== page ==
Perhaps you may have heard the typical stories about how people in France are reluctant to speak to you in English when you visit their country. Many people then wonder whether they will be able to get by in Paris or France without any knowledge of French.
You do not need to learn to speak the language fluently, but learning a few common phrases helps. Making the effort to speak in French will often elicit the response that you need and get you the information that you want. If you make a request for directions, and then apologies that you do not speak French, you are more than likely to get help in English, if the person speaks the language.
Younger French people are more likely to have learnt English in school, so they will also be more able to assist you in English. Do take note that the local people are going about their daily business and not everyone will be able to help you, especially if they are in a hurry or had a bad day today. People in the service sector will generally be trained to speak in English, and will provide service in English if they are aware that this is your native language.
Arm yourself with basic French before you go
It is true that, for example, the ordinary Swede will not expect you to learn a few Swedish phrases just for a short trip, but you will feel that French in general do expect you to know a bit of their language. This is partly due to historical cultural differences, and the French are particularly proud of their language. Do not be intimidated. Carrying a pleasant attitude will definitely help to warm up relations, and being nice to the person you are speaking to encourages the other to be equally nice as well.
French people from outside of Paris have a reputation for being warmer than Parisians, and this is not peculiar to France — big city residents everywhere around the world are usually more aloof than their country cousins anyhow. With the daily rush for trains or strain in traffic, stressful jobs and office politics, you can almost expect Parisians to behave more coldly than someone from a village in Provence. There will of course be exceptions to the case, but do expect reasonable city-folk behaviour from city-folk.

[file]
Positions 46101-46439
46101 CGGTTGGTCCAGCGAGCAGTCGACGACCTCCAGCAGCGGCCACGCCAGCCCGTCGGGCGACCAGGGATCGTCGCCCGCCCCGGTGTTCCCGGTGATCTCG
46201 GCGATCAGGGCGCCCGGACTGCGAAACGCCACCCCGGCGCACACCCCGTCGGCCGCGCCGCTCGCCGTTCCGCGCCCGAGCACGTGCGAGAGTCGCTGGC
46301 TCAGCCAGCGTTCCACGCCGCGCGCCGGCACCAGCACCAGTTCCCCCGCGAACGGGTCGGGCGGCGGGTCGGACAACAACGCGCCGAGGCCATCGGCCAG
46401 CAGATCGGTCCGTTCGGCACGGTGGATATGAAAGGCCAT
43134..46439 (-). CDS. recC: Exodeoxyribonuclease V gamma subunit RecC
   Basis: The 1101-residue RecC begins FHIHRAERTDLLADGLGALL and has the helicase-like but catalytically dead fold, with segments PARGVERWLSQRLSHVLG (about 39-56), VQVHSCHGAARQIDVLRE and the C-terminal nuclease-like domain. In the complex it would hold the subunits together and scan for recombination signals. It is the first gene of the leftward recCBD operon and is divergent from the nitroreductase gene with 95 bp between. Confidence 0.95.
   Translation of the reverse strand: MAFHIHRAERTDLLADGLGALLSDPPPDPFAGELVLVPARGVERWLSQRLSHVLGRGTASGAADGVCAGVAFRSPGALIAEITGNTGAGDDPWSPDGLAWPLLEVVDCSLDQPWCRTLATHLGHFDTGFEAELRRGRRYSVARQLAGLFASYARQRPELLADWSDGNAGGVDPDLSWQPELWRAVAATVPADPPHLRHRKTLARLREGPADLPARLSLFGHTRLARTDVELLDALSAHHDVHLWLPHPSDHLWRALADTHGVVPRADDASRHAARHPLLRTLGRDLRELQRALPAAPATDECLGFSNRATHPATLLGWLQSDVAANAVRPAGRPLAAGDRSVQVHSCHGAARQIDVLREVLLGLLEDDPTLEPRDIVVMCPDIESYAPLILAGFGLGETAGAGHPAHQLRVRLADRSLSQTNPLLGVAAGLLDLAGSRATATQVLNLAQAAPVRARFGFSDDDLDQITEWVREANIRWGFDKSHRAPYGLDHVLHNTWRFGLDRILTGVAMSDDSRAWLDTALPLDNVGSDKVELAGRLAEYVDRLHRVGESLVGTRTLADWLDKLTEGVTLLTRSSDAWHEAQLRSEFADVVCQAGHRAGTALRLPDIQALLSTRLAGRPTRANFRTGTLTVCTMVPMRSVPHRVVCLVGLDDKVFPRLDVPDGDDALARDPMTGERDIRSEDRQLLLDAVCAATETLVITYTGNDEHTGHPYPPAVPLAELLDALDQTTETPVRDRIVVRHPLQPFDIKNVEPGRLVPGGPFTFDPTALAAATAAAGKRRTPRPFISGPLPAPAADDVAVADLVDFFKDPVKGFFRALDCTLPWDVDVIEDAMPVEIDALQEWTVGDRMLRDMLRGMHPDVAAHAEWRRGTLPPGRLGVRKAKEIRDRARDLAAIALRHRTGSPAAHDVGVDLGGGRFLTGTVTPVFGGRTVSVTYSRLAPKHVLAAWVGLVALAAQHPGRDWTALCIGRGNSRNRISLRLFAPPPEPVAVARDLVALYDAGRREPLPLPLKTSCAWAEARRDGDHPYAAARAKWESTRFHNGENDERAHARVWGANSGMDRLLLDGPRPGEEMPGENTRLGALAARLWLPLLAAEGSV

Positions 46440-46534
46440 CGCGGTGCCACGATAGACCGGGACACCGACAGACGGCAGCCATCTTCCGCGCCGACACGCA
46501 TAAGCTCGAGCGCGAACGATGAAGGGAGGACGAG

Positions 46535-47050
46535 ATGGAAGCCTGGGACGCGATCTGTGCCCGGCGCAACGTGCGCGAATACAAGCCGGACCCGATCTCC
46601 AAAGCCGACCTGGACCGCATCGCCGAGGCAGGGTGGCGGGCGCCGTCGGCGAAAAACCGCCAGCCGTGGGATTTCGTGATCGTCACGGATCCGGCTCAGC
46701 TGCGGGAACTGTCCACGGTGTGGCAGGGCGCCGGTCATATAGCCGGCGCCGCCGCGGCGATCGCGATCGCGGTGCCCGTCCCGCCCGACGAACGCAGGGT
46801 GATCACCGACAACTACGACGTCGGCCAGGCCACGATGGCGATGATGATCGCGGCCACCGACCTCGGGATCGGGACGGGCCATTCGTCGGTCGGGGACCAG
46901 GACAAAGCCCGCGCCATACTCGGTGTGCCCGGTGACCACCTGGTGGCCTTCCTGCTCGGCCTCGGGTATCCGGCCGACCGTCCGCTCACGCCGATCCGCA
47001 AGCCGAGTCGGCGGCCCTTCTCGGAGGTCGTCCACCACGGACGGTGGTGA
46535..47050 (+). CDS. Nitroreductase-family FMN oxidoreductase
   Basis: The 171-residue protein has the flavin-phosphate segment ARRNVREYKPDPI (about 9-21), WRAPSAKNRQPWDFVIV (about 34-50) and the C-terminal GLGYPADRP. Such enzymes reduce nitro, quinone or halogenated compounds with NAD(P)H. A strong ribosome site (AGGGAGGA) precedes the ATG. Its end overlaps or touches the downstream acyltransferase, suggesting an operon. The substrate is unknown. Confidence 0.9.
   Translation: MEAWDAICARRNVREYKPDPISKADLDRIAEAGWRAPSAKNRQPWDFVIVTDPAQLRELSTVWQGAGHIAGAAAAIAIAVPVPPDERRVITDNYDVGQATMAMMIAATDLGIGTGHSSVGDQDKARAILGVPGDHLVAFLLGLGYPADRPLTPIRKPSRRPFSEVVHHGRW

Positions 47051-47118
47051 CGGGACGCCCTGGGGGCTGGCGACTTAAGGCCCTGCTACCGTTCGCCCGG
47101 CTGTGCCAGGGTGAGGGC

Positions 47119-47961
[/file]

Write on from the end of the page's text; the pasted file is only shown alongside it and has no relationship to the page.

Buying a simple French phrases book will allow you to pick up useful words that you are likely to come in handy. Popular ones from Berlitz or at the back of travel guide books can help you to get by. Or do a search on the trusty Internet and take them down. Some useful ones are appended below.
Common phrases to get by
|Do you speak English||Parlez-vous Anglais (pronounce ANG-lay)|
|I don’t speak French||Je ne parle pas Française|
|Please||S’il Vous Plaît|
|Very well, thank you||Trés bien, merci|
|Good Evening||Bon Soir|
|I’m thirsty||J’ai soif|
If you want to make the most of your time, then you can join a guided tour in a language familiar to you. After having gained an overview of the attractions, you can then venture out on your own and retrace the steps without the need to constantly ask for directions. If you are travelling alone, get to know some of the fellow travelers you meet along the way. Chances are, some of them may be fluent speakers of the language, and you may be able to travel together with them, especially to out of the way places which are not well-marked on the guides.